By Friday evening, Harvey carried maximum sustained winds of 130 mph, according to an NHC Update.

At 7 p.m. ET, Harvey was about 45 miles east of Corpus Christi and moving northwest at about 8 mph.

However, Dave Roberts, a hurricane specialist with the NHC in Florida, tells NPR that "as it moves close to the coast later tonight and early Saturday, we should have landfall about that time and as it starts to move further inland, we should see the system begin to slow in forward motion and meander."

When Harvey stalls out, as forecast, it could dump up to 3 feet of rain in some parts of Texas, coupled with up a storm surge of up to 12 feet. The Hurricane Center has issued a storm surge warning for a more-than-400-mile stretch of coastline from Port Mansfield to High Island.

KUT reports that coastal residents are bracing for "forecasted rain totals of 10 to 20 inches east of I-35 and totals as high as 25 inches in areas south of I-10 through Tuesday."

Three airlines — American, United, and Southwest — have canceled all flights in and out of Corpus Christi International Airport through the weekend. Several others are rebooking flights for travelers in Austin, Houston and San Antonio.

Carnival Corp. said that three of its cruise ships will not return to the Port of Galveston, Texas, as scheduled. Carnival Freedom and Carnival Valor are headed for New Orleans. A third, the Carnival Breeze, will stay in Cozumel, Mexico, according to a company spokeswoman.

Evacuation orders have been issued for several counties north of Corpus Christi, nearest the area where the hurricane is expected to make landfall. The cities of Portland, Rockport, Port Aransas, Aransas Pass, Ingleside and Robstown have also been ordered to evacuate, as well as all residents of Brazoria County who live on the Gulf side of the Intracoastal Canal, according to The Weather Channel. Galveston County's Daily News reports that the West End of Galveston Island, Jamaica Beach, the Bolivar Peninsula and the city of Dickinson are under a voluntary evacuation.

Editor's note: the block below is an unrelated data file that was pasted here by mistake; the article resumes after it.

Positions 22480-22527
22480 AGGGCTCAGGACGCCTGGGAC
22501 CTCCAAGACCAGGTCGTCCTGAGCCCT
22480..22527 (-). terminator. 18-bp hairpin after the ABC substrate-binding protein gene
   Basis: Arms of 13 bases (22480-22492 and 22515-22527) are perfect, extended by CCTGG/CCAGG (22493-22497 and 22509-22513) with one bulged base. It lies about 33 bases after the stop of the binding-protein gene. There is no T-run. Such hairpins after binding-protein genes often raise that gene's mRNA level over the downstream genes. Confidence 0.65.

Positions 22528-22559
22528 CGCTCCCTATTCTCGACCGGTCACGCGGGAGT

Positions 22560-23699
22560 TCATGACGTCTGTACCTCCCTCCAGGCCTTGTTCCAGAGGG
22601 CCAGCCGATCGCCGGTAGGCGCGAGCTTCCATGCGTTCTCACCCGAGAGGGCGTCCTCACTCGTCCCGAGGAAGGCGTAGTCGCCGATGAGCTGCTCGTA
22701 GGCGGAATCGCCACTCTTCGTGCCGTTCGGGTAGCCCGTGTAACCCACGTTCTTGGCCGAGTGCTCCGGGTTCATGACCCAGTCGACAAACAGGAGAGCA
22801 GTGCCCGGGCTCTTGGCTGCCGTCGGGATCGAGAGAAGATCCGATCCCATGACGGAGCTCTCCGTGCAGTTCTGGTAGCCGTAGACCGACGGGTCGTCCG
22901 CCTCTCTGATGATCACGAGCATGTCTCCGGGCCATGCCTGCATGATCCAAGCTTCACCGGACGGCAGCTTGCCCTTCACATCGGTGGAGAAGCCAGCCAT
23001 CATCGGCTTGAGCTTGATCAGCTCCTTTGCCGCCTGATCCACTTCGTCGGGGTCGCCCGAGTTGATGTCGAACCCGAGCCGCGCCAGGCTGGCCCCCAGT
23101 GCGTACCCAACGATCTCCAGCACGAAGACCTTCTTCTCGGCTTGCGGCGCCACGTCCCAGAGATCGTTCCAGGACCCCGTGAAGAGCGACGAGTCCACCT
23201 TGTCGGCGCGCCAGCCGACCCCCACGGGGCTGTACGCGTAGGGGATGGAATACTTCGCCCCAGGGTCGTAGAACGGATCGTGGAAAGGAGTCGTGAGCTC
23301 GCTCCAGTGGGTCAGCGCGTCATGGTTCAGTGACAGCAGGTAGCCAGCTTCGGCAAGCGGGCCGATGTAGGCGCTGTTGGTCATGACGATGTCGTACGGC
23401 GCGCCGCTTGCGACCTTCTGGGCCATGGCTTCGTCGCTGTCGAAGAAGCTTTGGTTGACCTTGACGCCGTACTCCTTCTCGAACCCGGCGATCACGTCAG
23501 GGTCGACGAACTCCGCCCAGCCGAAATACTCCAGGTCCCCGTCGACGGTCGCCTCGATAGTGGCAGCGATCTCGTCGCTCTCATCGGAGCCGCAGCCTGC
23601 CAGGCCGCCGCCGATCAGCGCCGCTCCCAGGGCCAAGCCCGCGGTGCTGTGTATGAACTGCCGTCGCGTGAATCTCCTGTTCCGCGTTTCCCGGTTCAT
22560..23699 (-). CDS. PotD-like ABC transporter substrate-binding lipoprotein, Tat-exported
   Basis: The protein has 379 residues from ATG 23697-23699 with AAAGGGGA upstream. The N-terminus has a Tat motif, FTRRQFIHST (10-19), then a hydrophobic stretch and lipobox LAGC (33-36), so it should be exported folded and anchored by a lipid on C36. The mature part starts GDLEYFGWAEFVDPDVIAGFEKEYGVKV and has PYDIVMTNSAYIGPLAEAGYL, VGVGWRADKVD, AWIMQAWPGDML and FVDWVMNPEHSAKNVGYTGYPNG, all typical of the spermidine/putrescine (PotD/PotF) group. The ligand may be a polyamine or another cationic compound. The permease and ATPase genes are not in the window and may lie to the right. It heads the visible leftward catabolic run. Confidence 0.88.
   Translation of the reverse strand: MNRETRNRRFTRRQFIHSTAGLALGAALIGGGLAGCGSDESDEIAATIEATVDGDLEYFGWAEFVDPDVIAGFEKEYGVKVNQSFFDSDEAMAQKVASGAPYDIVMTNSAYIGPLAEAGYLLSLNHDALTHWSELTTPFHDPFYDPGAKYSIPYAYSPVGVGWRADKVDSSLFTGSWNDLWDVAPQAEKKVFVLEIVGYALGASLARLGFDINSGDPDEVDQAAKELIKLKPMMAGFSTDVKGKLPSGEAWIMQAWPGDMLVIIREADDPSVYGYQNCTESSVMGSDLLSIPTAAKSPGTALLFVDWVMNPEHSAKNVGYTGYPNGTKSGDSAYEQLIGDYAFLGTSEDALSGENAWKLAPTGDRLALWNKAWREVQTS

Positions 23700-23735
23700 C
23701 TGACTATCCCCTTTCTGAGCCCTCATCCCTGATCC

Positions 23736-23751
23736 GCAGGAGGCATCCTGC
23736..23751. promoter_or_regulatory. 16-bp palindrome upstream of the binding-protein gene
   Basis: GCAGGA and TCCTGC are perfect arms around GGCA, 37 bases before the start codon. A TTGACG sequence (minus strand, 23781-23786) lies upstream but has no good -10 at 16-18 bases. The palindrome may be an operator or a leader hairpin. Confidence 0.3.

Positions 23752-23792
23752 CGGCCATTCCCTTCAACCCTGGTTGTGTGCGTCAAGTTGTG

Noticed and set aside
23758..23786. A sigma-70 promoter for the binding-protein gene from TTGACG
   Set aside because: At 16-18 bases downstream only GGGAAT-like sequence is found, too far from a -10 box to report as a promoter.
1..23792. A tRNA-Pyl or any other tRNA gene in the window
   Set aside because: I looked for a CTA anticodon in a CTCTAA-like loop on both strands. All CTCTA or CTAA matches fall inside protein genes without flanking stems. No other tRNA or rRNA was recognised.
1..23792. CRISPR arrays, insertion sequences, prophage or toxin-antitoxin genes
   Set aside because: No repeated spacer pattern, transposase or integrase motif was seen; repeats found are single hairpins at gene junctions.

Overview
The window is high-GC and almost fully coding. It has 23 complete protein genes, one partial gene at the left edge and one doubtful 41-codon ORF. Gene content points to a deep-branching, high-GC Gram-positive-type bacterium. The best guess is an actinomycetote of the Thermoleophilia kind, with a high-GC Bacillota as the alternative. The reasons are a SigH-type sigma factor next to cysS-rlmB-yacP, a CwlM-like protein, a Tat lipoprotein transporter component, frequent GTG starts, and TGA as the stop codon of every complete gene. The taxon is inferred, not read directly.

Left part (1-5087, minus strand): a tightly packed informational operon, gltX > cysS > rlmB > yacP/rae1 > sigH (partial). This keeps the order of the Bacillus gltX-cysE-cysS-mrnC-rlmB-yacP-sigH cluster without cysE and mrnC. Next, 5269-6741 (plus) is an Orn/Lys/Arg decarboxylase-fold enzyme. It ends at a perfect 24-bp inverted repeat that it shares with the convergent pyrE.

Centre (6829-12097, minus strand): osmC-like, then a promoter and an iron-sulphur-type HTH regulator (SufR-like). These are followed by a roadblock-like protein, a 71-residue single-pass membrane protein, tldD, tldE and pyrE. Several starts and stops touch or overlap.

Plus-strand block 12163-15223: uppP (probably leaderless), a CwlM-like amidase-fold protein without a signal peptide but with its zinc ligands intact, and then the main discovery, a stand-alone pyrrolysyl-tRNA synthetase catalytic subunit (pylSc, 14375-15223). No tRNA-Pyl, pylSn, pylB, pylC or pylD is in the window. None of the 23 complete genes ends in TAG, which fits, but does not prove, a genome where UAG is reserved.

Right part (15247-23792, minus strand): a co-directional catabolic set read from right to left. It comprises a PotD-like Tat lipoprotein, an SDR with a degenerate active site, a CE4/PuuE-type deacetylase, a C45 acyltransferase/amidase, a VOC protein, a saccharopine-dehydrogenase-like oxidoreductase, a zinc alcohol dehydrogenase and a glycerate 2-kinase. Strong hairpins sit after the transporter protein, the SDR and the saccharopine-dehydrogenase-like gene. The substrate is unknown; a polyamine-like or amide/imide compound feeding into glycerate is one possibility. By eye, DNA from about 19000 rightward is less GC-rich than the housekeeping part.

In an interview with ABC News' Good Morning America, Federal Emergency Management Agency Administrator Brock Long expressed fear "that people may not be taking this storm seriously."

"That window to evacuate is coming to a close," Long said.

White House press secretary Sarah Huckabee Sanders said Friday that President Trump may travel to Texas early next week.

Harvey rapidly moved up the Saffir-Simpson scale beginning Thursday, strengthening from a tropical depression to a Category 1 hurricane. By early Friday, its winds had reached 110 mph, placing it at the top end of Category 2 status, and by the afternoon, it was a Category 3 before increasing in strength even more.

"We're forecasting continuing intensification right up until landfall," National Hurricane Center spokesman Dennis Feltgen was quoted by The Associated Press as saying.

In Houston, Jeff Lindner of the Harris County Flood Control District said Harvey could prove to be a "historic rainfall event."

"We are hurricane-tested here in this state. This is going to be different," Lindner was quoted by Houston Public Media as saying. "This is going to be a hurricane that comes in strong to the mid-Texas coast, and then we're still dealing with it next Monday and Tuesday."

The NHC warns that the deepest water will occur on the coast closest to and northeast of the area of landfall.

The last Category 3 or higher storm to hit the U.S. was Wilma, which smashed into Florida's coast in 2005, causing an estimated $30 billion in damage. It was the same year as Katrina and Rita, a record-breaking hurricane season that included three of the seven most intense Atlantic hurricanes on record.

Hurricane Bret in 1999 is the only major storm to have hit the Texas coast in the past 47 years. One of the most deadly storms was Ike, which killed nearly 200 people after it made landfall as a Category 2 storm near Galveston in 2008. Ike also ranks as the third-costliest Atlantic hurricane on record, after Katrina and Sandy.

This story has been updated.